By Debarati Roy - Jan 29, 2013 6:07 PM ET
Sales of American Eagle silver coins this month by the U.S. Mint jumped to a record on demand for an alternative to currencies.
Sales of the coins surged to 7.42 million ounces so far in January, the biggest monthly total since 1986, when the Mint began the transactions, Michael White, a spokesman, said in a telephone interview today.
Silver prices in New York have more than doubled since 2008 as the Federal Reserve increased its balance sheet with debt purchases aimed at spurring an economic recovery. The central bank, which concludes a two-day meeting tomorrow, has pledged $85 billion in monthly bond buying in its latest round of stimulus measures.
“The quantitative easing has helped boost sales as people are worried about currency debasement and future inflation,” Anthem Blanchard, the chief executive officer of Blanchard Vault, a Las Vegas-based online retailer of gold and silver, said in a telephone interview. “We expect demand to remain buoyant.”
Global holdings of silver in exchange-traded products reached a record 19,699 metric tons on Jan. 18, data compiled by Bloomberg show. Prices are up 3.2 percent this month in New York, after advancing 8.3 percent in 2012, as central banks from the U.S. to Japan pledged more stimulus measures to boost economic growth.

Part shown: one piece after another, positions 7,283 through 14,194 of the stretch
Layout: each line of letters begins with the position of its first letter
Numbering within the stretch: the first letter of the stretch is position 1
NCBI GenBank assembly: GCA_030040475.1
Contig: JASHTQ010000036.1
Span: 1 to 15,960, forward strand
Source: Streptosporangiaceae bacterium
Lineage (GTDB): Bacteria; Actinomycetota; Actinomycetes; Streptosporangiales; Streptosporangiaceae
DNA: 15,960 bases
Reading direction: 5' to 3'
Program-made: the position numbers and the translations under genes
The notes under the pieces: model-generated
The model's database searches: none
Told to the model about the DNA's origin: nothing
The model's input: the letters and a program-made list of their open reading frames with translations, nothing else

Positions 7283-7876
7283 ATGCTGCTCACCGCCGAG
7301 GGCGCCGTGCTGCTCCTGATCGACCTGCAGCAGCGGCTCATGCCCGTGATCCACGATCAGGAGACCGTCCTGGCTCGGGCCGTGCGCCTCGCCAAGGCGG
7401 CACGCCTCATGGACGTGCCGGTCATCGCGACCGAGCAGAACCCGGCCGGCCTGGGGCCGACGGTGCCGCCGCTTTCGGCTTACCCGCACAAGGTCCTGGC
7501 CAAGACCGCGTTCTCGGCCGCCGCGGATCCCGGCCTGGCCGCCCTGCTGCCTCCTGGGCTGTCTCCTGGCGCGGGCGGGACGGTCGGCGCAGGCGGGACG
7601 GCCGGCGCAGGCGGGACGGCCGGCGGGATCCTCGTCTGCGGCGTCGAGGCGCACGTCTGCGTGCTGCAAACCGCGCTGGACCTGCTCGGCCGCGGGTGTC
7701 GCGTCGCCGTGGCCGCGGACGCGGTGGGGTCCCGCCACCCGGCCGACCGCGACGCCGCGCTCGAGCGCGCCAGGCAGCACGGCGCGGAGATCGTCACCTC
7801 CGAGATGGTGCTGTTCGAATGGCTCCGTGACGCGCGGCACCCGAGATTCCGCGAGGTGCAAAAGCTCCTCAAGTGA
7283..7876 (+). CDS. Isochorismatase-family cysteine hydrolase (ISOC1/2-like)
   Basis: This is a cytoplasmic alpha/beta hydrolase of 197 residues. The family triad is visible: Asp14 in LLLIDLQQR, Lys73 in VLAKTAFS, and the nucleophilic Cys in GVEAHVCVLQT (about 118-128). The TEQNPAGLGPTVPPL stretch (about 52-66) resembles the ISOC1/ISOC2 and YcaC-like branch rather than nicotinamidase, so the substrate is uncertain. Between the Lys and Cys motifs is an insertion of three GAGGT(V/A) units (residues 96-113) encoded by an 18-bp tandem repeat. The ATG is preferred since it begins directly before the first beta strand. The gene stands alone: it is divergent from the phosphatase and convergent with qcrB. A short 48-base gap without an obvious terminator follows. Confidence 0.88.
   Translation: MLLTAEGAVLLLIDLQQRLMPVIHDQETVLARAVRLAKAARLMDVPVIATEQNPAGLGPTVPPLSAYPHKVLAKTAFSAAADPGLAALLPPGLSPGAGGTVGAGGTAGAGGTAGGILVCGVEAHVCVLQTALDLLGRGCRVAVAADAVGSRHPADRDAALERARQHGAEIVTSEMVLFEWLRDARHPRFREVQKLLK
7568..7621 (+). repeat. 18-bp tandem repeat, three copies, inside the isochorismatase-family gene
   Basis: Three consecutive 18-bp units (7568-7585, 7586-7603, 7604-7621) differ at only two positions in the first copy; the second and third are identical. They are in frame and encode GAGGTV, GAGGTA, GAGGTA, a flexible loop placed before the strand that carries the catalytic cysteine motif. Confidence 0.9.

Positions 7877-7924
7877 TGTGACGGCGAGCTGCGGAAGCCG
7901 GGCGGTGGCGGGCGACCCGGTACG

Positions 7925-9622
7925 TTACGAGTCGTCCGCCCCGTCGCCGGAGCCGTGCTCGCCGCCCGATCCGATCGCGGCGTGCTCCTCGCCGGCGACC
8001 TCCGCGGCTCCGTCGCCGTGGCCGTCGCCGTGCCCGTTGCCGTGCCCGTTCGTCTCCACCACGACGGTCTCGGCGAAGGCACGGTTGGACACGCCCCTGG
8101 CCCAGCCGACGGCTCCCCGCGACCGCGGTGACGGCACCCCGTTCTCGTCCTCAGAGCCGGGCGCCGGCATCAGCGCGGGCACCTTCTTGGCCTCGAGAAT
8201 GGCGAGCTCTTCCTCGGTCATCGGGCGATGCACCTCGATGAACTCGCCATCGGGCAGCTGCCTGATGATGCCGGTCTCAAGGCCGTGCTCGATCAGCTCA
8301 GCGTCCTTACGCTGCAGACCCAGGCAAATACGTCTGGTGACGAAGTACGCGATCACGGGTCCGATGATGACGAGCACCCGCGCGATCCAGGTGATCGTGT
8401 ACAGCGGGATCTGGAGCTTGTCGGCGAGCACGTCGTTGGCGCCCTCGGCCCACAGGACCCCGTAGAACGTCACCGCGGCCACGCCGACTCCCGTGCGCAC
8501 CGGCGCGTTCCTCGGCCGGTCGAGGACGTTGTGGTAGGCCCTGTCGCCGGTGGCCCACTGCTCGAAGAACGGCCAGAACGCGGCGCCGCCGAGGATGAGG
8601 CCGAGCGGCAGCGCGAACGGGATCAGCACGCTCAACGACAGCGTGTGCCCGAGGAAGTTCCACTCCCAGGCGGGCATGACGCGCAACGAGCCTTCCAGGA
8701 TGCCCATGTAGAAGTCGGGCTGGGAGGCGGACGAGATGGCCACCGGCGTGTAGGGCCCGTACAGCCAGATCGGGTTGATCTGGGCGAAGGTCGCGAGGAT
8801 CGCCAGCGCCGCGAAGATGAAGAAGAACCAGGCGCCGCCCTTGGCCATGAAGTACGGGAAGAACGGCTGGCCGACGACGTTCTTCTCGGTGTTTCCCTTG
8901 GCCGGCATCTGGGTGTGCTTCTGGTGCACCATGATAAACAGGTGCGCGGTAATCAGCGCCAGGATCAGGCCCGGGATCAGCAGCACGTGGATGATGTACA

Fed Chairman Ben S. Bernanke will push on with purchases of $40 billion a month of mortgage bonds and $45 billion a month of Treasuries until the first quarter of 2014, according to a Bloomberg survey of 44 economists.
Silver futures for March delivery rose 1.3 percent to $31.184 an ounce today on the Comex in New York, the biggest gain for a most-active contract in two weeks.
The Mint resumed silver-coin sales yesterday after transactions were suspended for more than a week because of a lack of inventory.
Sales of American Eagle gold coins so far in January are up 84 percent from December to 140,000 ounces, which would be the highest monthly total since July 2010, Mint data show.
To contact the reporter on this story: Debarati Roy in New York at [email protected]
To contact the editor responsible for this story: Steve Stroth at [email protected]